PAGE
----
Beer pong: Not just a hobby anymore

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Some might laugh at the notion of beer pong being a sport. Those that are snickering probably never hit the last cup in a crowded casino, with $20,000 on the line.
 
Three hundred participants will descend upon the Golden Nugget Casino in Atlantic City this week for the right to be crowned national beer pong champion. The tournament, now in its fourth year, is the brainchild of Sam Pines. The 28-year-old has turned a frat house diversion into a career.
 
“All my friends got real jobs after college,” said Pines, commissioner and CEO of World Pong Tour, LLC. “I didn’t want to do the whole rat race thing. I had to keep a steady job, it’s good to control my own destiny.”
 
Pines, who graduated from Marist with a degree in sports communications, was looking to change perceptions about beer pong — kind of. Players still swill beer and stare at half-naked women, but rules are strictly enforced. For one, the cups are filled with water, instead of beer. Part of that is for legal reasons. The other is because Pines wanted pong to be recognized as an official sport.
 
“We’re not trying to promote excessive drinking,” he said. “By using water, we can allow 18-year-olds to compete, make it more of a sport. Those of legal age can purchase alcohol and drink it on the side if they want.”

He’s also turned the hobby into a profitable business. Thirty-one states, plus Canada, run tourneys and 300 teams (it’s $65 entry free per player) are registered. When he started four years ago, they had around 100 teams.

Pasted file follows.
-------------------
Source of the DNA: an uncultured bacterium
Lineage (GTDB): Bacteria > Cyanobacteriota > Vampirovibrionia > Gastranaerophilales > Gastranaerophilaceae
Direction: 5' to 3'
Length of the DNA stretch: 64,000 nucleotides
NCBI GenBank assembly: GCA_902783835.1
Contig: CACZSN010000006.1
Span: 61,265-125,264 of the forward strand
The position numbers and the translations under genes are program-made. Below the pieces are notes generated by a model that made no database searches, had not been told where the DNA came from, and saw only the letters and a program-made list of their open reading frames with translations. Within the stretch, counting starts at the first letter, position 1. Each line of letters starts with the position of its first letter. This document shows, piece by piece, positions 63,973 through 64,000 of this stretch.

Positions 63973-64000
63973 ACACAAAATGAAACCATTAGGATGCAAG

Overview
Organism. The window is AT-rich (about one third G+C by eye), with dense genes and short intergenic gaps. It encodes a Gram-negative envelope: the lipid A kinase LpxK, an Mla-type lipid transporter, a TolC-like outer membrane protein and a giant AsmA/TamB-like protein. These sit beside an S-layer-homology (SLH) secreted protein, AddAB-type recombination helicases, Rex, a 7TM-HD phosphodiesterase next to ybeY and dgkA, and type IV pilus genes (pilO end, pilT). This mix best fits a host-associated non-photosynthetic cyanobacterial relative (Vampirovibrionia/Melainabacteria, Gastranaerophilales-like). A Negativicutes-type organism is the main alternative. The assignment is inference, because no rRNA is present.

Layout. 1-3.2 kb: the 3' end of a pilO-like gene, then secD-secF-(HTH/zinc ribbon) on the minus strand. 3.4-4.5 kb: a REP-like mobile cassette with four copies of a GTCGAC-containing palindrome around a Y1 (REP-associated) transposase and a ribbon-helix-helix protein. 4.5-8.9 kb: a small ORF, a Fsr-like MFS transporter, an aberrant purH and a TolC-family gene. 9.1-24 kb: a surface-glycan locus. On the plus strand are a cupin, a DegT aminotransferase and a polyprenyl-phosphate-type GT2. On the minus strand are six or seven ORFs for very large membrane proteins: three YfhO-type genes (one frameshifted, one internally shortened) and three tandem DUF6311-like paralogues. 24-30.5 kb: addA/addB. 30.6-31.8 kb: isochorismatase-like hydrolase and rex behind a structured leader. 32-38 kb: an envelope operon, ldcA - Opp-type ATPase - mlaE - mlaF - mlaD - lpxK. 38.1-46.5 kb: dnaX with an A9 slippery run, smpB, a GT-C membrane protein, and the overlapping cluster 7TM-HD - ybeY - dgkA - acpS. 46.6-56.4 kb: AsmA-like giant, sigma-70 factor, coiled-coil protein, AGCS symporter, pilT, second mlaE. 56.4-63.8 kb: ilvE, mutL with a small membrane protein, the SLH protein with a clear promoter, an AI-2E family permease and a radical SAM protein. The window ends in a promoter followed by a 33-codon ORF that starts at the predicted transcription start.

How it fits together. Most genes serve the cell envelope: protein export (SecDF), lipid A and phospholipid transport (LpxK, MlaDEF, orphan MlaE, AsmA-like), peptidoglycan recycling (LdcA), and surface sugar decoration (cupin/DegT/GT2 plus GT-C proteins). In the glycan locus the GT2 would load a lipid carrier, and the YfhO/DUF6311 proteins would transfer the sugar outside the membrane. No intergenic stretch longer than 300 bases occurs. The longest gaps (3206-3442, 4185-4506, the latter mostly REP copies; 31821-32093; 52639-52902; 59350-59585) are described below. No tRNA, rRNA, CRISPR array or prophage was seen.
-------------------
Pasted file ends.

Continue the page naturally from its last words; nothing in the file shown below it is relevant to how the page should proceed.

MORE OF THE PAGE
“It’s a full-time job for me,” Pines said. “If you can play golf and make money, you should be able to make money by throwing a ball in a cup.”
 
Pines is looking to expand into other cities and run multiple events, hopefully up to four major tournaments per year. Noting is set yet, but Pines cited nearby Bethlehem as a possible target. Yes, business is booming.
 
“Living the dream,” Pines said.

The rules

Pines had experimented with different rules –which are enforced by “beautiful girls” in referee outfits — since founding his company in 2006. Here are the important ones to know:
   
There are 10 cups lined up in a triangle formation on a 9-foot-table. Each game has a 6-minute time limit, or the first team to hit 10 cups wins. There is also a 5-second shot clock.
    
A ball is considered in play from the time it leaves a shooter’s hand until it hits anything other than the cups.
    
Two re-racks are allowed. They must be asked for at the beginning of a possession.
    
If both players sink their cups on the same turn, they are rewarded with throw-back shots.
     
Leaning is discouraged. You may not cross the line drawn 12 inches behind the legs of the table.



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